Misc Tip Clinical depression is associated with an increased risk of Parkinson’s disease. Learn these three ways to reduce your risk!
A study of more than 23,000 adults, with and without depression, showed that clinical depression is associated with a threefold increase in the risk of developing Parkinson’s disease. The cause of this connection is still under investigation, but researchers suggest that doctors treating older adults for treatment-resistant depression consider the possibility of Parkinson’s or another underlying neurological disease.
Here’s the good news: We know more than ever before about reducing the risk of developing Parkinson’s. Whether or not you have depression, these wellness-boosting steps may decrease your likelihood of Parkinson’s down the road:
Exercise. Exercising in midlife (years before Parkinson’s typically starts) reduces the risk of developing the disease by 30 percent. Aerobic exercise may have a protective effect on brain tissue.
Enjoy a caffeinated beverage. Drinking coffee or tea in moderation has been linked with a lower risk of Parkinson’s. This association involves the effect of caffeine on the brain.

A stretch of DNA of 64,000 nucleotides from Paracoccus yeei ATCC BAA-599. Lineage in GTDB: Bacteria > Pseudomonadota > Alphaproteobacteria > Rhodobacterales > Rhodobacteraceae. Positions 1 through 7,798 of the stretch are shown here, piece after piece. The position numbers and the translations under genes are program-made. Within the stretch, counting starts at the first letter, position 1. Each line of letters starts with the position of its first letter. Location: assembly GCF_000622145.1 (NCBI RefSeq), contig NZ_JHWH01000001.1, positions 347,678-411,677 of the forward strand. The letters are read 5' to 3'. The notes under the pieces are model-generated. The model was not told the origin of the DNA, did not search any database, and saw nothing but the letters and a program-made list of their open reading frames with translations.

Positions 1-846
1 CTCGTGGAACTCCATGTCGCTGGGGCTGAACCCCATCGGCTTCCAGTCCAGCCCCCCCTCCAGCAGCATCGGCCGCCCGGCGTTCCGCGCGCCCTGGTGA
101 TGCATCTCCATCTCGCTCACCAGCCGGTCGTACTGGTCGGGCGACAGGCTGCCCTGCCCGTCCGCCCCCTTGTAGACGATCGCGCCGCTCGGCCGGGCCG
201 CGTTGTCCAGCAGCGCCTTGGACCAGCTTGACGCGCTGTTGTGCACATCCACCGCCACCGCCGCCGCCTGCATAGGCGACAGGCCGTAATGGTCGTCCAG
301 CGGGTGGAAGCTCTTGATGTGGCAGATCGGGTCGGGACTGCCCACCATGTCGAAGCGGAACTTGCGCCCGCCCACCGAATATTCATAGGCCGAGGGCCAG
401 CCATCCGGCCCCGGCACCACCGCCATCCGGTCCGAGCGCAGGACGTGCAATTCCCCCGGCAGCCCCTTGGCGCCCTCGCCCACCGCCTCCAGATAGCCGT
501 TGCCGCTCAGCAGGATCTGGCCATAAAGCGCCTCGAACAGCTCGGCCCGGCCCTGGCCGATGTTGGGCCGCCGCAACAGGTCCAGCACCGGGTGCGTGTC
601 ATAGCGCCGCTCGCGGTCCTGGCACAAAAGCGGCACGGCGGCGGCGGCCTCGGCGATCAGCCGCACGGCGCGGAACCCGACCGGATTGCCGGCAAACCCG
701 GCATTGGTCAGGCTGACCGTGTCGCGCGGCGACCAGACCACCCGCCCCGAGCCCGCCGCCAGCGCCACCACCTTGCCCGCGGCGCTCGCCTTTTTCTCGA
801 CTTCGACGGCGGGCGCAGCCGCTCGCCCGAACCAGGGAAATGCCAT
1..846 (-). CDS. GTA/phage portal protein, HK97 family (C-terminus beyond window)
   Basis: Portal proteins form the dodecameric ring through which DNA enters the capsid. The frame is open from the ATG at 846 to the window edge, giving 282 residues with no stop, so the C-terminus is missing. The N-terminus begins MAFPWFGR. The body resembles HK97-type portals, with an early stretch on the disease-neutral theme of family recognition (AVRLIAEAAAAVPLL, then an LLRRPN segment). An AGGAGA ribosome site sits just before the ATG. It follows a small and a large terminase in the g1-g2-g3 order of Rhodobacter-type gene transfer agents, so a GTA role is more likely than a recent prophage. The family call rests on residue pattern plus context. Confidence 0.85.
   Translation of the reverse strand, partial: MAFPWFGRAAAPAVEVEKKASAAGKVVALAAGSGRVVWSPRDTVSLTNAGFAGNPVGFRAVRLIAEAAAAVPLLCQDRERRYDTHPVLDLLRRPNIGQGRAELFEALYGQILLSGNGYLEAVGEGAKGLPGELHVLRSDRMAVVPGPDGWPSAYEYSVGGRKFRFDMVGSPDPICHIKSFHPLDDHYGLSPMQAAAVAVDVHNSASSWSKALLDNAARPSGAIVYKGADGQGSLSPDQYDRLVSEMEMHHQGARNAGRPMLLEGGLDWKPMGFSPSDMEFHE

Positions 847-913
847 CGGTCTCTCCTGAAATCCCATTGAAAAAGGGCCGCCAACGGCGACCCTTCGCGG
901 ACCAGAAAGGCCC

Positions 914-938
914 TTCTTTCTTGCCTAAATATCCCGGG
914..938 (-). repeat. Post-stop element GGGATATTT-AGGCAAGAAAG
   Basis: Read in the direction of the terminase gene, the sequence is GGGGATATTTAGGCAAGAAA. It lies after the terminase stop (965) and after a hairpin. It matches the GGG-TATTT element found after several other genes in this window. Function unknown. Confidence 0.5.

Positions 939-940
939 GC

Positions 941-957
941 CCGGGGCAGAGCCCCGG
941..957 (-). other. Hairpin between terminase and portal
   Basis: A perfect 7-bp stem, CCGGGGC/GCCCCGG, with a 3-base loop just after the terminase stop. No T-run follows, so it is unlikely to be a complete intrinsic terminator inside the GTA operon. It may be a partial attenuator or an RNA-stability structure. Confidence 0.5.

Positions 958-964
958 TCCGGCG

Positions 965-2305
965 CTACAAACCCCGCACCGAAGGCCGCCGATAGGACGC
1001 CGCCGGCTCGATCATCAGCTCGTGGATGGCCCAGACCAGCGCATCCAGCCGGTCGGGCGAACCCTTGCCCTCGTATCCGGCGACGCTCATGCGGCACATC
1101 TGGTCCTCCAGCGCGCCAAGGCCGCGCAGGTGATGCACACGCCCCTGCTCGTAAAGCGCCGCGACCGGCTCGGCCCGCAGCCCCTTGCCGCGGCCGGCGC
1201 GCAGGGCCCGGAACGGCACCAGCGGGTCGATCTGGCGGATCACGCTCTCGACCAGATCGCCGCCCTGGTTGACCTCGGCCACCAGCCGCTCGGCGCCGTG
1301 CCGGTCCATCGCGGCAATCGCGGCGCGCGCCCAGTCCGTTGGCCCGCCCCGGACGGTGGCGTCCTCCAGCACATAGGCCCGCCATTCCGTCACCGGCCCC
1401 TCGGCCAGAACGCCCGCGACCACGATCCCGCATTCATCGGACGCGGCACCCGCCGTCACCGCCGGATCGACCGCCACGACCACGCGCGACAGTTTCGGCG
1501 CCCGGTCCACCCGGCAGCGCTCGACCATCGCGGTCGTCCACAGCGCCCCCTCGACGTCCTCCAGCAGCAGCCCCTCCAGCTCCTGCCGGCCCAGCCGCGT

Eat a vegetable-rich diet. Eating Mediterranean-style has been found to lessen the odds of developing Parkinson’s. And while you’re making that Greek salad with olive oil and lemon, be sure to pile on the peppers. In one study, people who ate green, yellow, or red peppers two to four times a week reduced their risk of developing Parkinson’s by 30 percent, while those who ate peppers daily cut their risk by 50 percent. (Researchers are now attributing this protective effect to the natural nicotine content of peppers. Eating peppers may supply your brain with a small amount of nicotine, without the dangers associated with tobacco